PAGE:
Scott H Young

Slow Down – The Hidden Key to Getting More Done


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Busyness and productivity aren’t the same thing. Running around doing tasks isn’t the same thing as accomplishing something important. Hearing isn’t the same as listening and empathizing isn’t the same as nodding your head at the right times. It’s easy to get caught up striving for the illusion of what you’re really after. I’ve found that often it is necessary to slow down in order to accomplish something meaningful.

The key for productivity used to be time-management. That means, the busiest people are the people who get the most done. The people who sleep four hours a night, neglect their families and churn through tasks without breaks are the champions of work.

While working more is definitely a recipe to get more done, it can also backfire. Running around, missing sleep and multitasking may get more done, but it doesn’t guarantee that anything important is being accomplished. Steve Covey describes this as climbing a ladder as fast as you can without realizing it is leaning against the wrong house.

The Key is Focus

Instead of time-management, I’ve found a far more useful method is measuring your focus. If you aren’t able to completely focus, it doesn’t matter how much time you invest, you still won’t get much done. Focus requires slowness, and slowness is something that has been lost in daily life.

Many Eastern philosophies emphasize focusing on the now. Becoming completely aware of what is happening currently, rather than imagining and formulating about far-off places and future events. This requires you to patiently focus on what you are currently doing rather than have your mind jump to the next several tasks ahead of you. Being in the now requires slowing down.

Slowing Down Reduces Stress

If you’ve ever felt like pulling your hair out after a frustrating day, the problem is trying to go to fast. Splitting your focus between many different things at once can burn you out mentally, even if you accomplish little. Slowing down to focus only on the immediate task ahead allows you to accomplish more while remaining fairly relaxed.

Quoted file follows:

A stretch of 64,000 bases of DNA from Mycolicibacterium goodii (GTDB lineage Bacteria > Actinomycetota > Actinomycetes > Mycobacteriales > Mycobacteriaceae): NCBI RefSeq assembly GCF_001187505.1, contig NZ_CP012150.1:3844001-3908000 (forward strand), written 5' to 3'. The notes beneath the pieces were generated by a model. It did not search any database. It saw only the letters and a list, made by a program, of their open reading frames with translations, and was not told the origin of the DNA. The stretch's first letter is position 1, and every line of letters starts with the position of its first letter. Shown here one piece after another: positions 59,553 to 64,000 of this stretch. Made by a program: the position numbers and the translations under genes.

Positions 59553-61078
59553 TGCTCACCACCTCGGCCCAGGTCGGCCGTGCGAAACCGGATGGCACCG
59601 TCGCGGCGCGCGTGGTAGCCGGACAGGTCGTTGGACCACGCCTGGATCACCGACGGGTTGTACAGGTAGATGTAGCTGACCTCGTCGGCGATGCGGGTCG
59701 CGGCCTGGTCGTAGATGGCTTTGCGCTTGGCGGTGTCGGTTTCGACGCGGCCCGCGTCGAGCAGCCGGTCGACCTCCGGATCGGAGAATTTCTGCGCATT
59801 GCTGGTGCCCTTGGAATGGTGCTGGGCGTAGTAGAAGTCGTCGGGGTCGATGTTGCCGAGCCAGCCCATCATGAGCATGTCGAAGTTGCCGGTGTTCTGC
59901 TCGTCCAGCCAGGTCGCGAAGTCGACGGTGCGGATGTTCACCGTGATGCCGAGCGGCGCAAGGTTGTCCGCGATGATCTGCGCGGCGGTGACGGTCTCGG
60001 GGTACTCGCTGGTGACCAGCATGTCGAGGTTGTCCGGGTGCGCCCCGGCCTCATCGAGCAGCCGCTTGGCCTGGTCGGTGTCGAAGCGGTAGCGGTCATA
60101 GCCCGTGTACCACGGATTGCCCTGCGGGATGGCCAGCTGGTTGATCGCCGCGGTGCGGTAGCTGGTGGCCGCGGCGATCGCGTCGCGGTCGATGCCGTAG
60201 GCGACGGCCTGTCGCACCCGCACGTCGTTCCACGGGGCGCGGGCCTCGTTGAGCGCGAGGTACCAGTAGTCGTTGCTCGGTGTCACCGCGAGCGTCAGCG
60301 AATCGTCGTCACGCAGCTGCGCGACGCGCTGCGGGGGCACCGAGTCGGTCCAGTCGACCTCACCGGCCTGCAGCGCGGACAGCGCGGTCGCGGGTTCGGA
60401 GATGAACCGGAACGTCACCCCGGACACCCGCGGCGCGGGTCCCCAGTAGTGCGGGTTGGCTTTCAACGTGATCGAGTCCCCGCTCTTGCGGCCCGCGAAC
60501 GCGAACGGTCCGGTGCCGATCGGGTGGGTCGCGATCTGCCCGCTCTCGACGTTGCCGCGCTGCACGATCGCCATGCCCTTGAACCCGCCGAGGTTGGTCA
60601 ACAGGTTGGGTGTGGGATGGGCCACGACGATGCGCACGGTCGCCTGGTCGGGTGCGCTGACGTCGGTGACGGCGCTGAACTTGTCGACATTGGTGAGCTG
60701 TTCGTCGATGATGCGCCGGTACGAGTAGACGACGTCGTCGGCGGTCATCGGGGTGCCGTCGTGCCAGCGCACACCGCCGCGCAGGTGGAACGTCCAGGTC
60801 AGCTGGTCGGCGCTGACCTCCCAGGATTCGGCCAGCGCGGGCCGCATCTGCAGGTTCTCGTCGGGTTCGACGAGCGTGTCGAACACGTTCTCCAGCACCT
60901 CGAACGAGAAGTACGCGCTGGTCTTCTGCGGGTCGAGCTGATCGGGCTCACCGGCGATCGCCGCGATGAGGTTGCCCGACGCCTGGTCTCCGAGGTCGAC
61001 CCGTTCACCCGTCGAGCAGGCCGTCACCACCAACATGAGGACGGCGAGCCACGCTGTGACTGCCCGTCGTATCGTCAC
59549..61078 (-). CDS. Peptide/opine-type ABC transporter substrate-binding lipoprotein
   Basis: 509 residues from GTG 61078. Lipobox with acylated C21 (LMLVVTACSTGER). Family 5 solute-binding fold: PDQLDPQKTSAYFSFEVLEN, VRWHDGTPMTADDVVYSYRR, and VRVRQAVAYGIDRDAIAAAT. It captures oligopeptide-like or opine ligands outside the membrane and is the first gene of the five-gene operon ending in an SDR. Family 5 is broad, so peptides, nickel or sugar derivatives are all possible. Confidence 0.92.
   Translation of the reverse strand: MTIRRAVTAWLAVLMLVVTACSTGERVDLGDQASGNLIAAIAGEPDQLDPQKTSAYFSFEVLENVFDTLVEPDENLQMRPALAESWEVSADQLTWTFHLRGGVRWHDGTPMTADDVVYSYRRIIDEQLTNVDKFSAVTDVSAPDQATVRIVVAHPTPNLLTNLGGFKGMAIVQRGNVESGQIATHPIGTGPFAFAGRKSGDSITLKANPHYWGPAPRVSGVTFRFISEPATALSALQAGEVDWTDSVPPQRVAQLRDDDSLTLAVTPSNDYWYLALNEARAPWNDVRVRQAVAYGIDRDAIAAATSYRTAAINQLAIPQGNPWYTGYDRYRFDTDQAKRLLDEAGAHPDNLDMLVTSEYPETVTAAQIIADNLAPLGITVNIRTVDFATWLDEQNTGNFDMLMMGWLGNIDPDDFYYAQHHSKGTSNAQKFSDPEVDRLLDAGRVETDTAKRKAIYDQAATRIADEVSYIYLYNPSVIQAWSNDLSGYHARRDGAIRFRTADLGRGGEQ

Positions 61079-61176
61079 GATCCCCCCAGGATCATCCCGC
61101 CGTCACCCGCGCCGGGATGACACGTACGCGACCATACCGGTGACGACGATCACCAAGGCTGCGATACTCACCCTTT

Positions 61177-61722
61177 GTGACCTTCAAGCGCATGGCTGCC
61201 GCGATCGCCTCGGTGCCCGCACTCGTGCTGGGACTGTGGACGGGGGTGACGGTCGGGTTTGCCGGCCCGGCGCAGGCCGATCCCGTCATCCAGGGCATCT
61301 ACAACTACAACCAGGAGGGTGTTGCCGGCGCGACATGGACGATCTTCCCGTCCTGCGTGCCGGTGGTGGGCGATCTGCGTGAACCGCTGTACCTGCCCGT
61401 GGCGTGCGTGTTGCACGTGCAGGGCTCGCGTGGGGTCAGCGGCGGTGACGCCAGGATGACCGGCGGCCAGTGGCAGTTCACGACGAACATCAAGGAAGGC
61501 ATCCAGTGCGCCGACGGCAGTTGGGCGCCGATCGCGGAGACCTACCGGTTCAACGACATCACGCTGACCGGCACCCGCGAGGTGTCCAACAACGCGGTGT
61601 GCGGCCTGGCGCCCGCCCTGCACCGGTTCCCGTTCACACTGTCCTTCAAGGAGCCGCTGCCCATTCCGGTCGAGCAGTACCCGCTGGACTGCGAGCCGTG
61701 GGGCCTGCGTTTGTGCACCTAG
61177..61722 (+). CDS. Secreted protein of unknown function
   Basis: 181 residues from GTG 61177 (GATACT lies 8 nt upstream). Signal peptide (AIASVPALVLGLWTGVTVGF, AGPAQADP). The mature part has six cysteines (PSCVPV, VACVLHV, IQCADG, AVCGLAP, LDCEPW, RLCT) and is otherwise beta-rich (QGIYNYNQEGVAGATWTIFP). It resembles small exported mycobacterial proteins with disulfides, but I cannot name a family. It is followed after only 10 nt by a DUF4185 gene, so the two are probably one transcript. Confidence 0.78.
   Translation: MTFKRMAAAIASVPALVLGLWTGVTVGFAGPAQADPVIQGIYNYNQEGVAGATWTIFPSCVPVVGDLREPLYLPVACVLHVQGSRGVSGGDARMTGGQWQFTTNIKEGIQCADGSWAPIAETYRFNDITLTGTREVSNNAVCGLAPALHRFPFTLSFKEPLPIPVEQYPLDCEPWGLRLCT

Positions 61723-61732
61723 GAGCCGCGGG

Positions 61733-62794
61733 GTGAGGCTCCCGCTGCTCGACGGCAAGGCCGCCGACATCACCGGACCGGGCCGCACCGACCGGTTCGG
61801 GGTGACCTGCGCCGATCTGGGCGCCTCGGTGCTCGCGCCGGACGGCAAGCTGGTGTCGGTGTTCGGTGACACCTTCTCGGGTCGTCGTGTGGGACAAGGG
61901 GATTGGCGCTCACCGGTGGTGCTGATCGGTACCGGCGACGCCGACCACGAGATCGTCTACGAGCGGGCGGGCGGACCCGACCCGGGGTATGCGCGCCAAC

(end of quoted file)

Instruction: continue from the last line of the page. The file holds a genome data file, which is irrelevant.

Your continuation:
Slowing down also increases your ability to enter a state of flow. By removing your sense of urgency, you can completely involve yourself at the work at hand. Ultimately, this improves the quality and speed of work as your concentration makes productivity come smoothly.

Time is Limited, Focus Is Not

When you replace focus as the key to productivity, not time management, it becomes clear that the time each day has a strict upper bound. Trying to do too much may speed you up, but it will eventually burn you out.

Slowing down forces you to prioritize and to drop what isn’t important. Surprisingly, when I slow down I often find I end up accomplishing more. I believe that this is because slowing down uses your energy more efficiently, so you aren’t dragging your feet through exhaustion.

How to Slow Down

I’m not perfect at being slow and it has taken me considerable effort to restrain my natural impulse to work with urgency and multitask. Here are a few suggestions you might want to try to slow yourself down to get more done with less stress:

  1. Walk Places. Park the car and try walking to different places. Walking around helped me break the conditioning that wasting time was more critical than wasting focus. Deliberately taking walks may reduce your time, but it forces you to slow down your thinking so you can focus.
  2. Cook Meals. Spend more time cooking a proper meal rather than whipping together something quick. While both cooking and walking may take too much time to indulge in every day, it’s useful to slow yourself down regularly with mundane tasks.